One of the men who led this revolution in American military thinking was General Winfield Scott, a man so devoted to discipline, protocol and military pageantry that he would one day be given the nickname "Old Fuss & Feathers". The U.S. army began to get serious about training and discipline and would soon prove themselves a more dangerous opponent. However, as far as any great victory goes, they had waited too late to learn humility. In Europe, Napoleon had been defeated and the British lion began to roar as America could now be given the full attention of London. Soon 18,000 veteran British troops, some of whom had served in Wellington's brilliant Peninsular Campaign, were on their way to America to put those upstart Yankees in their place.
The Americans were buoyed by this victory and Brown and Scott continued their invasion northward confident of success and thinking that, finally, Canada was theirs for the taking. Yet, they were to meet a much more formidable force in their next engagement. The Crown Forces gathering to oppose them included British and Irish regulars, Canadian militia, Swiss mercenaries and Indian volunteers bringing their numbers to fully equal those of the United States. This army was under the command of Lieutenant General Sir Gordon Drummond, a very competent officer, but also a Canadian. He had earlier led the Crown forces that took Ft Niagara and the benefit of having a Canadian officer in command of the troops defending his native soil was important and especially good for the morale of the Canadian militia.
Although the United States had improved in fighting ability, it was clear with this defeat in Canada that the initiative had slipped from their grasp. General Drummond pushed on in pursuit, and despite being stung at the siege of Ft Erie, the US forces eventually withdrew and the Canadian frontier on the Niagara was secured. With more troops arriving from Europe and across the Empire the Crown forces at last had enough strength to take the offensive against the United States. As the next phase of the war opened it would now be Crown forces invading the United States from Canada and from the sea. Sir George Prevost, the Governor-General of Canada, was charged with leading the counteroffensive into the American northeast.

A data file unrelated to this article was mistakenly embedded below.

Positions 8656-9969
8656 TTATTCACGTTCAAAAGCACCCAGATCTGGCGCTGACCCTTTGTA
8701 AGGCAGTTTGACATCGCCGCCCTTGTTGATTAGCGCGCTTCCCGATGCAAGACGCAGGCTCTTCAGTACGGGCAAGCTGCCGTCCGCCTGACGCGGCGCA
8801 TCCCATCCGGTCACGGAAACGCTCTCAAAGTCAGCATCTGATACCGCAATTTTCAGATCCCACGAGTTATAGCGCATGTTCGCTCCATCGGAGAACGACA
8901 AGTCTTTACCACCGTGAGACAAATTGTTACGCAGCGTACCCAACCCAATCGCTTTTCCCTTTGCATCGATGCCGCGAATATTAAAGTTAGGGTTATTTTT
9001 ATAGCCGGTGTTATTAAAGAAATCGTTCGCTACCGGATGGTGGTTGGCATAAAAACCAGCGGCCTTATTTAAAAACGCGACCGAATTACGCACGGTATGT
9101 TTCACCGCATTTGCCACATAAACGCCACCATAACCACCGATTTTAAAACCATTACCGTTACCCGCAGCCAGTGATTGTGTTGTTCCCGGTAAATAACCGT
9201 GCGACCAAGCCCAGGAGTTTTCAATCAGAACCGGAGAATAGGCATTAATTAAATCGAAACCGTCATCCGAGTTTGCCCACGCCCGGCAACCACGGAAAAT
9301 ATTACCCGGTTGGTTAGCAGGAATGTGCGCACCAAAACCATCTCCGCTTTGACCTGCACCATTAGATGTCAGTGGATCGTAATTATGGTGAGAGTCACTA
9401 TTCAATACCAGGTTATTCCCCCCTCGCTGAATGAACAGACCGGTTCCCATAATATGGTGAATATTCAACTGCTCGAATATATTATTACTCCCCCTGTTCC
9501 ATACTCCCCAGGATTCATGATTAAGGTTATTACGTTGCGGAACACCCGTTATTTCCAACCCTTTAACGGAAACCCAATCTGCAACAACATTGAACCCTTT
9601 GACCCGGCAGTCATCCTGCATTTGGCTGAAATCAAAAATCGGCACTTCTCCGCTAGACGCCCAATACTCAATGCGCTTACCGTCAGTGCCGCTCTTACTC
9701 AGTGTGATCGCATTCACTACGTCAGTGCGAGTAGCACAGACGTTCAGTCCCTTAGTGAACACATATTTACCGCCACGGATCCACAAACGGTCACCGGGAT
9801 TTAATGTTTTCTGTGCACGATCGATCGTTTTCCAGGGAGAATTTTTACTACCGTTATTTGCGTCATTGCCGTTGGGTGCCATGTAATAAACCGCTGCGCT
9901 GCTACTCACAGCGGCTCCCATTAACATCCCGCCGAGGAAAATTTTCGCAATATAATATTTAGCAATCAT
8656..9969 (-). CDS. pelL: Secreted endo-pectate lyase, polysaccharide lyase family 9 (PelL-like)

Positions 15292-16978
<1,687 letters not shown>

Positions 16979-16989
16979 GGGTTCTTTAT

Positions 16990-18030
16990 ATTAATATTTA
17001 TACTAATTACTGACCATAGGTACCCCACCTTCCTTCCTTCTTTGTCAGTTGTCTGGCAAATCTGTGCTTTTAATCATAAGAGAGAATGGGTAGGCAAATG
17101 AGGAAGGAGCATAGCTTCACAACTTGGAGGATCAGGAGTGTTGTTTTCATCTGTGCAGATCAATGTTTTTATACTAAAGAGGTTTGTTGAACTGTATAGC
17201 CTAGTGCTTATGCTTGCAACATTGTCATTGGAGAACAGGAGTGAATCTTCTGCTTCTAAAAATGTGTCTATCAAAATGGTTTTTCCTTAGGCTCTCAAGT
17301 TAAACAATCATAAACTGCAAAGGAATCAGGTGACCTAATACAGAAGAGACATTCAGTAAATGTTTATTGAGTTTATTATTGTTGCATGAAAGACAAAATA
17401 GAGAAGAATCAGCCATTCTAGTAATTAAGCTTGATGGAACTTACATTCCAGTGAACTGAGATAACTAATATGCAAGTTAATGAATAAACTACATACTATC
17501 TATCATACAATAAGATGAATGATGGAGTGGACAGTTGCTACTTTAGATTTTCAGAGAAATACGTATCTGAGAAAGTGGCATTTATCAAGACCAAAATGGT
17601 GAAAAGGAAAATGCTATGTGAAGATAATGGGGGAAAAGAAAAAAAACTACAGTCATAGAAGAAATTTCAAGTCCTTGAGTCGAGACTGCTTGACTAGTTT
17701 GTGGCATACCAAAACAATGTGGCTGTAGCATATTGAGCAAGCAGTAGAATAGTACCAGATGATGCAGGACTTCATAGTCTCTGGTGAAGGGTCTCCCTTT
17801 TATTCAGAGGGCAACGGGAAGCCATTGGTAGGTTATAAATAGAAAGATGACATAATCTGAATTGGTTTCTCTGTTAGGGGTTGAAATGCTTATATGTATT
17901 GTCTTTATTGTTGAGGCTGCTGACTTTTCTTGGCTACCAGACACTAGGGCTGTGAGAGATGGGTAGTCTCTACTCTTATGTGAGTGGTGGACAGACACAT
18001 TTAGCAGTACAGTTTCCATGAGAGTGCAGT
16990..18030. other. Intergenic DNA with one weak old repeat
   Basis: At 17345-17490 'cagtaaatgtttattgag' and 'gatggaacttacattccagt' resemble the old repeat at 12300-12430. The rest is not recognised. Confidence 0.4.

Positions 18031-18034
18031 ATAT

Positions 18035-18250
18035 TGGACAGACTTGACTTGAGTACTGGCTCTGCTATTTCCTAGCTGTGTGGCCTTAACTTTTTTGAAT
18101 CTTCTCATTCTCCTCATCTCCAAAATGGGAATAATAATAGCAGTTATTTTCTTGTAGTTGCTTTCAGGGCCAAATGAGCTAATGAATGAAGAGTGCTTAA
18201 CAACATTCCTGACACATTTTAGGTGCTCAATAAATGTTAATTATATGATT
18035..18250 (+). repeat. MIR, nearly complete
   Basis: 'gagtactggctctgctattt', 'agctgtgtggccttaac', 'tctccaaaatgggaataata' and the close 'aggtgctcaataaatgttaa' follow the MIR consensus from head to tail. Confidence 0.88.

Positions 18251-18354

Fortunately for the Americans, Lt. General Prevost was an extremely cautious man. Ironically enough, Prevost was one of the loyal Americans, having been born in New Jersey. He had been commander-in-chief in British North America since the outbreak of war, but had often clashed with his subordinates as he wanted all emphasis placed on defense while men like General Brock believed that only daring attacks would save Canada. Prevost, looking at the odds so heavily in America's favor, had refused any major offensive action and kept large numbers of reinforcements in reserve to guard Quebec City, though US troops never managed to advance anywhere close to that point. Nonetheless, as Governor-General of Canada the invasion of the United States was his duty and he did so with 11,000 troops and naval support down the Richelieu River. His goal was the control of Lake Champlain in order to give Britain control of the Great Lakes and Plattsburg, New York which had been the staging points for past American invasions of Canada. US forces in the area had been reinforced but still only numbered around 3,400 aided by a recently constructed naval flotilla on the lake.
|General Robert Ross|
Governor-General Prevost was determined to pay back the United States for pillaging and burning Toronto and the actions of the troops in each case is worth comparing. Advance units under Ross reached Capitol Hill on August 25 but when a British party was sent to parley under a flag of truce, they were fired upon by American partisans. The house was quickly destroyed and the British flag was raised over the city, it would be the first and only time in American history that an enemy nation would control the capitol city. However, whereas at Toronto American troops had gone on an uncontrolled rampage, at Washington discipline was retained and only government buildings were destroyed. In fact, the commanding British Admiral, George Cockburn was dissuaded from burning down the office of a notoriously anti-British newspaper when local ladies prevailed upon him the danger of the fire spreading to nearby houses. However, the Senate, House of Representatives, the Library of Congress, United States Treasury, Washington Navy Yard, the Patent Office and the Whitehouse itself were all put to the torch in retaliation for the destruction of the Canadian capitol.
|Francis Scott Key|
Continued next week with Part V - The End of the War